Some U.S. physicians appear to be embracing “political eugenics” with calls to normalize preferred health care for Black and Latino patients to allegedly address structural inequities, DePaul University professor Jason Hill told “Tucker Carlson Tonight” Tuesday.

“I think for the first time, we are seeing hospitals that are being used by doctors as indoctrination centers and advancing their own politicized views that are using Critical Race Theory, which is a nefarious and quite racist kind of doctrine,” Hill told host Tucker Carlson.

Hill said doctors have been using hospitals as platforms to advance their political views on reparations and “bring it into play” by providing preferential health care based on the race of the patient.

The effort “is really an inverted racial guilt system in the hospital centers and I think … I would question whether or not they are violating the Hippocratic Oath under which they have sworn and pledged allegiance to build and construct their medical lives under,” Hill said. 

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In a Boston Review op-ed last month, Drs. Michelle Morse and Bram Wispelwey – both of whom have worked at a teaching hospital for Harvard University – called for “an antiracist approach to medicine.” While they didn’t explicitly call for “discrimination,” they criticized colorblind policies and sought racial preferences in patient admissions.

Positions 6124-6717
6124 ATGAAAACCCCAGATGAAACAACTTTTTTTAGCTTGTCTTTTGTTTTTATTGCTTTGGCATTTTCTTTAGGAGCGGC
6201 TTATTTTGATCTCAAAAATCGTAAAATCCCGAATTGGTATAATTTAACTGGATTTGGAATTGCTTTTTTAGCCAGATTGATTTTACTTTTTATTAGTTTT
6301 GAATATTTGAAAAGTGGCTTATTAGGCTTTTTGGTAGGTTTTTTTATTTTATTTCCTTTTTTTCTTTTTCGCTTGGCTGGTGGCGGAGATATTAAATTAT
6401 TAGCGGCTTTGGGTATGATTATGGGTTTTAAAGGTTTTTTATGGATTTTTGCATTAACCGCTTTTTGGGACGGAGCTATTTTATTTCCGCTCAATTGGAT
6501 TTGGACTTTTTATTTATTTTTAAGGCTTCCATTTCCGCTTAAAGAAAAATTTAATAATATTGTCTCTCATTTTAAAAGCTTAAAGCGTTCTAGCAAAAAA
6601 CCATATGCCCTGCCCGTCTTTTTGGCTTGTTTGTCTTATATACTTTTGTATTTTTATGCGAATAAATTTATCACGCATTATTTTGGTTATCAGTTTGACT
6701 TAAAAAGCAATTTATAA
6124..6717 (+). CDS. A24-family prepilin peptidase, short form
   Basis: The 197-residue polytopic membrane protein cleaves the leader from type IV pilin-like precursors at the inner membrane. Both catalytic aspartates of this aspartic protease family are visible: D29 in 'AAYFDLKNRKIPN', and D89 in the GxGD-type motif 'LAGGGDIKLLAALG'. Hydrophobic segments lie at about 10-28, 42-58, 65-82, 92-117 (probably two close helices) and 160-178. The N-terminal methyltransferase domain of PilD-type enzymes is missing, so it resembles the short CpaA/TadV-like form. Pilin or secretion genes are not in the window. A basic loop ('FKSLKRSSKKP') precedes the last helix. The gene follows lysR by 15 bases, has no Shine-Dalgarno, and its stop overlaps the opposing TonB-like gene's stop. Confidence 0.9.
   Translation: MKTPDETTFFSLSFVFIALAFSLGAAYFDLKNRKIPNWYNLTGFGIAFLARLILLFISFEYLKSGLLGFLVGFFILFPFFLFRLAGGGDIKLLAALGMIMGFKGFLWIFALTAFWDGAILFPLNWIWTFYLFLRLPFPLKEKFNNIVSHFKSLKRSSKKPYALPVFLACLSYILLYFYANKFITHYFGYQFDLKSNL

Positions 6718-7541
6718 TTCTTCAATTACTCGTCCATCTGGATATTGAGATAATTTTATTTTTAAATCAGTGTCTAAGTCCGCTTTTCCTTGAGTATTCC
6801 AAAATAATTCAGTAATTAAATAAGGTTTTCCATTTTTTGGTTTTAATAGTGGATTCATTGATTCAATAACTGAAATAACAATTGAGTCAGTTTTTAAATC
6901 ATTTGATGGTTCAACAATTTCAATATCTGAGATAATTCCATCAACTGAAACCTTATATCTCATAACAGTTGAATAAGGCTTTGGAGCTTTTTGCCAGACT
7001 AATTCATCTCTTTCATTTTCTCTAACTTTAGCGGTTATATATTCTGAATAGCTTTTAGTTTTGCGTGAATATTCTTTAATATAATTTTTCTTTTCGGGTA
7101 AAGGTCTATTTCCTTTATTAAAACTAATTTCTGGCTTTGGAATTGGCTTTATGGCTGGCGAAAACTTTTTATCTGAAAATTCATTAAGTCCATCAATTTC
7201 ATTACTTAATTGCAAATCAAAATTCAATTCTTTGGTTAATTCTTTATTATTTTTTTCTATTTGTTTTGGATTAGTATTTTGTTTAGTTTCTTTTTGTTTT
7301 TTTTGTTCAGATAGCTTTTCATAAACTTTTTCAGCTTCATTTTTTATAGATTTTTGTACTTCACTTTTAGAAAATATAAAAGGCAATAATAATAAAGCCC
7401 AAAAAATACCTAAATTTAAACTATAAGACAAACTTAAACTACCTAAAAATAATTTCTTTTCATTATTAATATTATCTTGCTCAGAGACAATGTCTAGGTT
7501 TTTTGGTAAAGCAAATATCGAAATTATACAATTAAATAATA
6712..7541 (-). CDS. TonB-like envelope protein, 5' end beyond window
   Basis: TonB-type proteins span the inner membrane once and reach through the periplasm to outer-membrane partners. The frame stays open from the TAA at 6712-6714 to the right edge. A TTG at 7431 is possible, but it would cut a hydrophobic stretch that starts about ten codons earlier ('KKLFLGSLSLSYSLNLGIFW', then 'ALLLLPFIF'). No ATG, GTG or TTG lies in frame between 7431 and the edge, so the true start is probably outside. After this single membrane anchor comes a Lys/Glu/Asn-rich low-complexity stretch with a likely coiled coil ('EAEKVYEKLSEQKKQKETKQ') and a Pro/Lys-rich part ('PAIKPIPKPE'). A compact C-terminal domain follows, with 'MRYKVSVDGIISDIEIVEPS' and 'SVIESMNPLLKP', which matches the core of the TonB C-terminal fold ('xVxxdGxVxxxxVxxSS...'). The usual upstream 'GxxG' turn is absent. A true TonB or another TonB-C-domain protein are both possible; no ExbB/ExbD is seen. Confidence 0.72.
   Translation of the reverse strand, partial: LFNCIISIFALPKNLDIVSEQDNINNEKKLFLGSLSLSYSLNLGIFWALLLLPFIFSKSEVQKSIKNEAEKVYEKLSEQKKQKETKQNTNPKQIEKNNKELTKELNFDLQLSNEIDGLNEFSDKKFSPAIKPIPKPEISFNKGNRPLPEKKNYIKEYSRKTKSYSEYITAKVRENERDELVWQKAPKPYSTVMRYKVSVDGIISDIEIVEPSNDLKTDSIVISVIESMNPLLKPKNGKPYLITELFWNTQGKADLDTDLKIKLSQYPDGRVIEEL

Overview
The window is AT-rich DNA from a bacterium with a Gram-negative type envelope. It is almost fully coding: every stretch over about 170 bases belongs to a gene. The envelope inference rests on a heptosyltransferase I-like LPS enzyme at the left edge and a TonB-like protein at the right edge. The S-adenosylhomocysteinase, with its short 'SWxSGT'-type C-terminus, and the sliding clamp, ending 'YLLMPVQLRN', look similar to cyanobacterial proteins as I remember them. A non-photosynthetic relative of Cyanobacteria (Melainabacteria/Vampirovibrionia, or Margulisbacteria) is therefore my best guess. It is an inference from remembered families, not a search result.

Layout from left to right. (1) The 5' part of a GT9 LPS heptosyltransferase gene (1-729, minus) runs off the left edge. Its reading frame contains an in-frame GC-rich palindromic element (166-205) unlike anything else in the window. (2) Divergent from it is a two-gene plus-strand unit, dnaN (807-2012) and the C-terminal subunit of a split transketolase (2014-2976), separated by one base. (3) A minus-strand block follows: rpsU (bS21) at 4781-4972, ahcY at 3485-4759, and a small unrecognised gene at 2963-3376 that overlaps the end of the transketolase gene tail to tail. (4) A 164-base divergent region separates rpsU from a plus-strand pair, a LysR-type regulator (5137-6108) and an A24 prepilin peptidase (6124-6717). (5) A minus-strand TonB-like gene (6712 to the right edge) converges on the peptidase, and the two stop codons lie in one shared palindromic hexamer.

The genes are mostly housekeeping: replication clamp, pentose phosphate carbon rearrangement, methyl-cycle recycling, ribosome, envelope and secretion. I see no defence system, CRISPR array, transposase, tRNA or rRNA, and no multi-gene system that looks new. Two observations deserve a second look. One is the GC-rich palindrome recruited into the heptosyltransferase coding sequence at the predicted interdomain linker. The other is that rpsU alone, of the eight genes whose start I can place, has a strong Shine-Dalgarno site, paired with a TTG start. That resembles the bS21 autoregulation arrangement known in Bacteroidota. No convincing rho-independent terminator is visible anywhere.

“After more than five decades of colorblind law … the stubborn persistence of racial inequities – both in health care and across society at large – gives the lie to the effectiveness of colorblind policies,” the doctors wrote. 

The initiative is driven by “people who have a particular agenda,” Hill said.

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“We have been seeing people who are for reparations and people who advance Critical Race Theory, wanting to advance a socialist system in this country and they are using the health system among other means,” he explained.

“It’s been done under the guise of humanitarianism, but like I said, it’s a guilt system, because how do you achieve equity in the medical field and the health system?”

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Hill said that while he agrees that certain demographic groups suffer disproportionately from some medical conditions, “I think the criterion that determines who gets medical help is based on the seriousness of the condition that each individual suffers.

“I’m a Black man,” Hill continued, “and if someone comes in with a dislocated shoulder, that person is treated before I’m treated, so the seriousness of the condition is a criteria, not something like appealing to identity across the board.”

Fox News’ Sam Dorman contributed to this report.